When you enter the exhibition Dutch and Flemish Masterworks from the Rose-Marie and Eijk van Otterloo Collection (on view at the Legion of Honor through October 2), you are immediately transported into the Dutch Golden Age.
FRAME|WORK is a weekly blog series that highlights an artwork in the Museums' permanent collections. This week, we feature an enigmatic coffin from Egypt's turbulent past. Currently on view at the Legion of Honor, this ancient artwork provides insight into Egypt's past.
"Will Work for Art" takes you behind the scenes to meet the people who make the Fine Arts Museums work. This week we take you into the tech shop, where preparator Paul Palacios installs the art that makes the galleries and exhibitions you see possible! Originally from Texas, Paul has been with the Museums for almost thirteen years, minus the two he spent working at the Asian Art Museum during the construction of the new de Young.
Last week you met the Museum Ambassadors, a highly motivated group of high school students trained to educate younger students about all things art. Today, we give you a sneak peek into the work that they do here at the Museums.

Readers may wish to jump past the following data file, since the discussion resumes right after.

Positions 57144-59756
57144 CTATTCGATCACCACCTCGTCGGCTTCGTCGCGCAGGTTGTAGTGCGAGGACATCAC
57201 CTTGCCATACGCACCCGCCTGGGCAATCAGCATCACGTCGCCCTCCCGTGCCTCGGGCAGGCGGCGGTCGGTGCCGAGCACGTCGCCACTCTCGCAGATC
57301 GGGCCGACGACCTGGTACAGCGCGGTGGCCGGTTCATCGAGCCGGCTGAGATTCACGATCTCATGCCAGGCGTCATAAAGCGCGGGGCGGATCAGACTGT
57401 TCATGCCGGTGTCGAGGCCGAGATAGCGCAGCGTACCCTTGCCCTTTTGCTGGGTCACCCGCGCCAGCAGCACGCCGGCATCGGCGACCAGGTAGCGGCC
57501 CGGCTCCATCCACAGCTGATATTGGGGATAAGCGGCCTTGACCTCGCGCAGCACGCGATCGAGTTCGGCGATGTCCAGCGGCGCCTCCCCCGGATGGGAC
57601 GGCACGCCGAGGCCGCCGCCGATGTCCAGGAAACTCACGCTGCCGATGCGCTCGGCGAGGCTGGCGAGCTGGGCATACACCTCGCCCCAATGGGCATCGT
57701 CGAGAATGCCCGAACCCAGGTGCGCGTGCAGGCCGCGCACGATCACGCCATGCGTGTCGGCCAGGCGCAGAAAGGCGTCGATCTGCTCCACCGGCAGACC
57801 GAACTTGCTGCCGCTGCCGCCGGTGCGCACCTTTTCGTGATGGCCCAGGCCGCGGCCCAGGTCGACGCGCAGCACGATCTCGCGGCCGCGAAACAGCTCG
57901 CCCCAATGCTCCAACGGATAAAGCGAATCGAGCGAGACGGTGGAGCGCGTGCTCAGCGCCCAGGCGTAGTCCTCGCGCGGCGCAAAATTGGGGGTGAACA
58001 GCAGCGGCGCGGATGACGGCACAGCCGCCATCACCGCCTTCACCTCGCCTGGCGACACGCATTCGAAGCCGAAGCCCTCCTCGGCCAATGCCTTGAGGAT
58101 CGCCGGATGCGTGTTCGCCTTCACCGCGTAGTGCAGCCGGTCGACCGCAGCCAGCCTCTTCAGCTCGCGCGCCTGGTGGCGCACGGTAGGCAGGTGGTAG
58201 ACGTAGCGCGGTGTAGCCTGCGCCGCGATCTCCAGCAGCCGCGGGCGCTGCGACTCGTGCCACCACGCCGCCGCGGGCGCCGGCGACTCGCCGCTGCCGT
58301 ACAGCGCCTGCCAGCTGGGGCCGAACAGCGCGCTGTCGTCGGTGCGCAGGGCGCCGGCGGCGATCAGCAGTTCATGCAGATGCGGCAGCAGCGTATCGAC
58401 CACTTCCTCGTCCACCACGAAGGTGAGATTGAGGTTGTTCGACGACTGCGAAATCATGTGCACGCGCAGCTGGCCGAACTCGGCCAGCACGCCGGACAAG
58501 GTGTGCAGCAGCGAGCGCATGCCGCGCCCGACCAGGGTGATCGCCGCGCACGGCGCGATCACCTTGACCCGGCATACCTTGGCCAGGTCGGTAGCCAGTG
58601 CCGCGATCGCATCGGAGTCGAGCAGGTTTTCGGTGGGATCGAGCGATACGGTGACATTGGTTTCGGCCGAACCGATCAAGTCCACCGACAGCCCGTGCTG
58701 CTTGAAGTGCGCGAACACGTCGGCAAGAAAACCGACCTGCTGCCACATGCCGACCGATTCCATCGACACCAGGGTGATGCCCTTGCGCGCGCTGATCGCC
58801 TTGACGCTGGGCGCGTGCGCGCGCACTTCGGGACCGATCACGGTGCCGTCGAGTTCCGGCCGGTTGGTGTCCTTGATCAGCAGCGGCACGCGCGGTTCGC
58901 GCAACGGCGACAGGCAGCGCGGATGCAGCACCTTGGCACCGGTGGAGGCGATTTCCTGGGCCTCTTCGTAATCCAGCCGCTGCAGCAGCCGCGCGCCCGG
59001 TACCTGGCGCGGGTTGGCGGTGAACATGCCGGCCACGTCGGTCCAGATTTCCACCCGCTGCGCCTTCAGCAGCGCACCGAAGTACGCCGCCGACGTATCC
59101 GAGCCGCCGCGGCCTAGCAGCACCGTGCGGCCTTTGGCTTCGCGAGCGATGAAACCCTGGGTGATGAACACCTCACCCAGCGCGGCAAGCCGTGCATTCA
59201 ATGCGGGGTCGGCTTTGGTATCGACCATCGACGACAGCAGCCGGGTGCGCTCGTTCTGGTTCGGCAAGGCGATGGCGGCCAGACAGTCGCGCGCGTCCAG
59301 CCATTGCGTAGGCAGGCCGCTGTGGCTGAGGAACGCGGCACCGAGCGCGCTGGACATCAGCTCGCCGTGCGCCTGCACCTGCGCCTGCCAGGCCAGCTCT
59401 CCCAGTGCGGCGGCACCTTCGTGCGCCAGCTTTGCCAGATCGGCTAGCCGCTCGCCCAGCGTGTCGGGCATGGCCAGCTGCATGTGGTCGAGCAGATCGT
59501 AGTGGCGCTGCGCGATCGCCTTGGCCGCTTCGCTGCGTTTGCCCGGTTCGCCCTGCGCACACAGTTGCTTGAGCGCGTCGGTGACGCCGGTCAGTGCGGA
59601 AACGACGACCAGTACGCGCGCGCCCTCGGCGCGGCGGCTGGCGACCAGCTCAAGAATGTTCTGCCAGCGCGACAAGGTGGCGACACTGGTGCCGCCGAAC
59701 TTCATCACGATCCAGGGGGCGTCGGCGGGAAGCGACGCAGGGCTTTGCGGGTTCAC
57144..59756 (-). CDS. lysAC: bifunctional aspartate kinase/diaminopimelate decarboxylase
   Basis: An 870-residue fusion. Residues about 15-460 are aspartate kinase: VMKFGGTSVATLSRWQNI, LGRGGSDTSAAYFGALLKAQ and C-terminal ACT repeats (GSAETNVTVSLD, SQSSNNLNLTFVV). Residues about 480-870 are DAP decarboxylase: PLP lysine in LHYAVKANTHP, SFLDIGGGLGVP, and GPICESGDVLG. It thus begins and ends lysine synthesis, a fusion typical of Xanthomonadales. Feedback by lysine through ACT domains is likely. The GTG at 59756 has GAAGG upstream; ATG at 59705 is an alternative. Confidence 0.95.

Weeks before we begin giving community tours, we memorize our scripts with our fellow ambassadors.
FRAME|WORK is a weekly blog series that highlights an artwork in the Museums' permanent collections. This week, we feature a sumptuous portrait of an 18th-century beauty painted by Elisabeth Louise Vigée Le Brun in the wake of the French Revolution. The lovely Hyacinthe is currently on view in Gallery 16 at the Legion of Honor!
When installing a painting or sculpture for exhibition, determining the correct orientation of the work is (perhaps obviously) paramount. When discussing modern art, a seemingly simple question like “Which side is up?” can become much more complicated; and occasionally when dealing with abstract art, this determination can be downright perplexing.
Two paintings recently reinstalled in Gallery 50 at the de Young have raised this question for years. Since they first arrived at the Museums, Georgia O’Keeffe’s Petunias and Arthur Dove’s Sea Gull Motive have puzzled viewers and art historians alike.